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Making a difference keeps deputy going

Staff writer

A deep-seated desire to help people who needed it led deputy Joel Womochil to his 16 years in law enforcement.

“I wanted to be a cop since I was 6 years old,” Womochil said.

Growing up in Abilene, he liked to tag along with his grandfather who cleaned the police station. Womochil liked the atmosphere of the police department.

“As I got older I thought more of myself as a protector,” Womochil said. “I protected those who were bullied or could not protect themselves. I didn’t have a group during my high school years. I floated among all the groups, but when I stood up for someone, I was respected.”

He is the first in his family to go into the profession.

Womochil has been with Marion County sheriff’s office since 2020 and became Burns police chief in February.

He also has been a part-time Peabody officer.

Earlier in his career, he worked for the Ottawa County sheriff’s office and jail, El Dorado prison, Kansas National Guard military police, and at Wesley Medical Center in Wichita under a limited commission with the Sedgwick County sheriff’s office.

Every job was a step toward reaching his goal of being an officer, he said.

Womochil is certified in advanced roadside impaired driving enforcement.

Getting that certification was important to him because five members of his own family have been killed by drunken drivers.

“Now we see more drug-impaired driving than alcohol-impaired driving,” he said.

The training helps him better ascertain what category of drug the driver is using.

“It is amazingly accurate,” Womochil said. “That’s one of the things I like about it.”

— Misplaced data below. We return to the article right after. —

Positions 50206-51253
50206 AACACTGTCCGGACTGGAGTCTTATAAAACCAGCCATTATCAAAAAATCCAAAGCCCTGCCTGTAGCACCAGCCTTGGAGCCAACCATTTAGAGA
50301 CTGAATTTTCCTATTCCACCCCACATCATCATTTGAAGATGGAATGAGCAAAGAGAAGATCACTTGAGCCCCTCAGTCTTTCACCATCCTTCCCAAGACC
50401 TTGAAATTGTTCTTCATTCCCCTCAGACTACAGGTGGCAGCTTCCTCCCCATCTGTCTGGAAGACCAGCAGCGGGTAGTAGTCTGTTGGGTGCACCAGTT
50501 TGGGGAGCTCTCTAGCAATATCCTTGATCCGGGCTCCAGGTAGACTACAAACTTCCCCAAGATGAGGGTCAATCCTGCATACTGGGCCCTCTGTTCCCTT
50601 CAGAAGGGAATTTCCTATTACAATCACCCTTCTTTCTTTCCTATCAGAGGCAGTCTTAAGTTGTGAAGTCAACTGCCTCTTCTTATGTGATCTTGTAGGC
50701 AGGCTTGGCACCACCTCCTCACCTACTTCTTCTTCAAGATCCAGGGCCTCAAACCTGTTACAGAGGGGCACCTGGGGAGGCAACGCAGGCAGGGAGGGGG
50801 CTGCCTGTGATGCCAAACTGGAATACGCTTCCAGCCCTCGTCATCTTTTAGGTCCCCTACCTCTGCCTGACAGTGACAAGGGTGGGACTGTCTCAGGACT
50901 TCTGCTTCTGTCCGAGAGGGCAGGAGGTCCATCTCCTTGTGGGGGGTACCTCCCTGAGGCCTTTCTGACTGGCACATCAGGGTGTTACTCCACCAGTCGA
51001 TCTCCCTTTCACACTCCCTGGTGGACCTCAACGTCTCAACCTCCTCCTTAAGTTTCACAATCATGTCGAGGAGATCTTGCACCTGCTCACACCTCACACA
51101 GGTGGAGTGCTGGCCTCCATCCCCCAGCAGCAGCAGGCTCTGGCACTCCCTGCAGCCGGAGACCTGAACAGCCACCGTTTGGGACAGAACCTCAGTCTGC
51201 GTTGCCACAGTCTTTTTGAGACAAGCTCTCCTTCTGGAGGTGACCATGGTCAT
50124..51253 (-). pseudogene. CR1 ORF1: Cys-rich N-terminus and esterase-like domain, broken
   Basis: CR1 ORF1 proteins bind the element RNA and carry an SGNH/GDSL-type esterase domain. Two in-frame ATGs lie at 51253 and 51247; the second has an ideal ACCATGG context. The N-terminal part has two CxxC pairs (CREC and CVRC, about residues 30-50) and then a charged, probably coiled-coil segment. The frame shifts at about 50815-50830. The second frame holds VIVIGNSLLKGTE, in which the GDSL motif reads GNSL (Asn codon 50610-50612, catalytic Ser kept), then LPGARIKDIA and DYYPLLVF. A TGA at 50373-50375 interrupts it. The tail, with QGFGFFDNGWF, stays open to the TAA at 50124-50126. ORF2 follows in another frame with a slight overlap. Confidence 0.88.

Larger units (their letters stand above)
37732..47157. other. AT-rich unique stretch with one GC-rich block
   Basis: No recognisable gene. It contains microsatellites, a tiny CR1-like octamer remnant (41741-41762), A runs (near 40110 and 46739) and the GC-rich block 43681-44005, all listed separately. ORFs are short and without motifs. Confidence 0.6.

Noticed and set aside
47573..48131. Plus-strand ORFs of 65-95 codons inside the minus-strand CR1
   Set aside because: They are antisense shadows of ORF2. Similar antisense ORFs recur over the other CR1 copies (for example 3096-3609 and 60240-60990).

He is certified as a crisis prevention instructor.

Crisis prevention training is about relating to people who are mentally ill to gain their cooperation instead of triggering them and then having to force them into cooperation.

“The two things they need are respect and options,” he said. “If you can find a way to give them those two things, they cooperate with you and follow directions. You’ll get them to cooperate without force.”

The training taught him ways to work with a mentally ill person without escalating the situation.

Womochil’s interest in crisis prevention began when he worked at Wesley.

“I would say 80 to 90% of our calls involved people dealing with mental illness,” he said.

Patients needing treatment also needed to be spoken to in a way that helped them feel safe and cooperate.

“My next step is to become a drug-recognition expert,” he said. “That’s identifying what drug someone might be on.”

During his months as Burns police chief, he has done a lot to expand law enforcement services there. The city now has a municipal court with a city prosecutor and two part-time officers.

Womochil serves as a liaison for Kansas chapter of Concerns of Police Survivors, an organization that provides support to families of police officers slain in the line of duty.

The most fulfilling part of doing what Womochil does is knowing that normal, everyday things he does can make a tremendous difference in the lives of people he encounters.

“When I stop someone for speeding, I might have stopped them from having a wreck later,” he said.

When he stops a drunken or drugged driver, he might have saved that person’s life or the lives of a family of six.

“There’s not many jobs where the smallest detail of an everyday work day can have that much of an effect,” he said.

Last modified Oct. 20, 2022

 

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